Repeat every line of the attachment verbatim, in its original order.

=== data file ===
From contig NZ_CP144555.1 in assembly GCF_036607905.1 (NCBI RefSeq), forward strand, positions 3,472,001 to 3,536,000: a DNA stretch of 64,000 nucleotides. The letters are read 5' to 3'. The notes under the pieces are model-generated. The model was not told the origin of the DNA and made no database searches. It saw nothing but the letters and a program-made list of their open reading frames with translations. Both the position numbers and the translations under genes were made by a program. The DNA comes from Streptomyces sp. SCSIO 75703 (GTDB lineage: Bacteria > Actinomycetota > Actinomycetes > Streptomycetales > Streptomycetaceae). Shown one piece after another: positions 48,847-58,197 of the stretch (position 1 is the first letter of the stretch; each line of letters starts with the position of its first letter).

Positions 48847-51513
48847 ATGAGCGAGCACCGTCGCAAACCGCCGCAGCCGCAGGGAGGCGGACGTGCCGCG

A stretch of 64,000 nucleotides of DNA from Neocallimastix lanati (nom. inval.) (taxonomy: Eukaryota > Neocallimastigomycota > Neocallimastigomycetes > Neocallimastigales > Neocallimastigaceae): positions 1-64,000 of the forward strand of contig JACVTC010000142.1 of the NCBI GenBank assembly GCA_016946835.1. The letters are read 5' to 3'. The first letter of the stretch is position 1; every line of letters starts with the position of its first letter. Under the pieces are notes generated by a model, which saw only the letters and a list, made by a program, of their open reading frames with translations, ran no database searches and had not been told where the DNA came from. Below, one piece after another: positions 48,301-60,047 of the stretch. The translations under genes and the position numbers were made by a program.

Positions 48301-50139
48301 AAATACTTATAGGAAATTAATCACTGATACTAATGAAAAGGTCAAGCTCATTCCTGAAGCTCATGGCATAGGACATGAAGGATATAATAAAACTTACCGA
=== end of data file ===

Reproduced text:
From contig NZ_CP144555.1 in assembly GCF_036607905.1 (NCBI RefSeq), forward strand, positions 3,472,001 to 3,536,000: a DNA stretch of 64,000 nucleotides. The letters are read 5' to 3'. The notes under the pieces are model-generated. The model was not told the origin of the DNA and made no database searches. It saw nothing but the letters and a program-made list of their open reading frames with translations. Both the position numbers and the translations under genes were made by a program. The DNA comes from Streptomyces sp. SCSIO 75703 (GTDB lineage: Bacteria > Actinomycetota > Actinomycetes > Streptomycetales > Streptomycetaceae). Shown one piece after another: positions 48,847-58,197 of the stretch (position 1 is the first letter of the stretch; each line of letters starts with the position of its first letter).

Positions 48847-51513
48847 ATGAGCGAGCACCGTCGCAAACCGCCGCAGCCGCAGGGAGGCGGACGTGCCGCG

A stretch of 64,000 nucleotides of DNA from Neocallimastix lanati (nom. inval.) (taxonomy: Eukaryota > Neocallimastigomycota > Neocallimastigomycetes > Neocallimastigales > Neocallimastigaceae): positions 1-64,000 of the forward strand of contig JACVTC010000142.1 of the NCBI GenBank assembly GCA_016946835.1. The letters are read 5' to 3'. The first letter of the stretch is position 1; every line of letters starts with the position of its first letter. Under the pieces are notes generated by a model, which saw only the letters and a list, made by a program, of their open reading frames with translations, ran no database searches and had not been told where the DNA came from. Below, one piece after another: positions 48,301-60,047 of the stretch. The translations under genes and the position numbers were made by a program.

Positions 48301-50139
48301 AAATACTTATAGGAAATTAATCACTGATACTAATGAAAAGGTCAAGCTCATTCCTGAAGCTCATGGCATAGGACATGAAGGATATAATAAAACTTACCGA